When we communicate, we communicate in a certain context and this context
shapes our utterances. Natural languages are context-bound and deixis
'concerns the ways in which languages encode or grammaticalise features of
the context of utterance or speech event, and thus also concerns ways in
which the interpretation of utterances depends on the analysis of that
context of utterance' (Stephen Levinson).
The systems of deixis and demonstratives in the Oceanic languages
represented in the contributions to this volume illustrate the fascinating
complexity of spatial reference in these languages. Some of the studies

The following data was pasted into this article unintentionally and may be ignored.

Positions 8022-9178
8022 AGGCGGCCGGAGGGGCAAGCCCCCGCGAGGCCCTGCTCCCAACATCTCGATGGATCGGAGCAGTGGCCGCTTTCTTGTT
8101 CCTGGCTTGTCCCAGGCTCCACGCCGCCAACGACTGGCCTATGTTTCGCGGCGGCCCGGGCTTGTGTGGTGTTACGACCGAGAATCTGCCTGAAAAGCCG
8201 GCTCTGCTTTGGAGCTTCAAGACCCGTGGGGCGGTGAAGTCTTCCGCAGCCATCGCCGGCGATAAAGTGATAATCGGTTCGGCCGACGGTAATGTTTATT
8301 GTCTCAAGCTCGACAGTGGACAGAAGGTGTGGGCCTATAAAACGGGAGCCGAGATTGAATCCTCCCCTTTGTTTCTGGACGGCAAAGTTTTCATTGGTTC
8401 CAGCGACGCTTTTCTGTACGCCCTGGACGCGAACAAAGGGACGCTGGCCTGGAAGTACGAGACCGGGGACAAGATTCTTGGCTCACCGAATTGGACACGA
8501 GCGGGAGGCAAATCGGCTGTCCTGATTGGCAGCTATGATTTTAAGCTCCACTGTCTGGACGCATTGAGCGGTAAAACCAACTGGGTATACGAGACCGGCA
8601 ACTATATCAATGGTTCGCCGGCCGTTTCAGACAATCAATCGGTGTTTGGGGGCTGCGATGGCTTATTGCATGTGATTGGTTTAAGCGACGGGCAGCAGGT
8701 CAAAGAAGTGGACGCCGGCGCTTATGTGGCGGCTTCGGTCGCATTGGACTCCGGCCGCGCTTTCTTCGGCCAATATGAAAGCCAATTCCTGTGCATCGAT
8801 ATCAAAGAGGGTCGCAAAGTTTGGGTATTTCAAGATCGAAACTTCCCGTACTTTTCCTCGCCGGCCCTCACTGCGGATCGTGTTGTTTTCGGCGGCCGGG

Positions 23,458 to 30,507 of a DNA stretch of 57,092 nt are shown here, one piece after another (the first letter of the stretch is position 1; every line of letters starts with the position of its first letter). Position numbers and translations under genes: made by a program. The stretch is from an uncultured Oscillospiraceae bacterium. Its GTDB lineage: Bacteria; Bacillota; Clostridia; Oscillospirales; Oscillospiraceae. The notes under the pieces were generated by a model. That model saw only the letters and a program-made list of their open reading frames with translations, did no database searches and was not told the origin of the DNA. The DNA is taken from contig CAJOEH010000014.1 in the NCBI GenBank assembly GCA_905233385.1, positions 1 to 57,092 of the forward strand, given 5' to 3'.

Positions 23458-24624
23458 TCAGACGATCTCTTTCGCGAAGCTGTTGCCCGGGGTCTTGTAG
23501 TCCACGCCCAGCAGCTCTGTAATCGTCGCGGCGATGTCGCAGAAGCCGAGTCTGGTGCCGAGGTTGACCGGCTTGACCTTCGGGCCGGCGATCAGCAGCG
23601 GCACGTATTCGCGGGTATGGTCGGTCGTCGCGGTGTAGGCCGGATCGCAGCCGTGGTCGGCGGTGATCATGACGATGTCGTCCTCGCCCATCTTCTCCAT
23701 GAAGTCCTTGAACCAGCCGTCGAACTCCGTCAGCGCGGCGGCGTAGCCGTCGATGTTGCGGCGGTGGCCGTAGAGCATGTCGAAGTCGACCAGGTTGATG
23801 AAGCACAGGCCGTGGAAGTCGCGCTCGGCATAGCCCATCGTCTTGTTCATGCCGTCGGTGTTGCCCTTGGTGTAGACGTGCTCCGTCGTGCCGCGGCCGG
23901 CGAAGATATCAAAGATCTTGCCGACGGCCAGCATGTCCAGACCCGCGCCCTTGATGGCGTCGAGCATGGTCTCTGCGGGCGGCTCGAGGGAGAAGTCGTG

presented here highlight social aspects of deictic reference illustrating
de Leon's point that 'reference is a collaborative task'. It is hoped that
this anthology will contribute to a better understanding of this area and
provoke further studies in this extremely interesting, though still rather
underdeveloped, research area.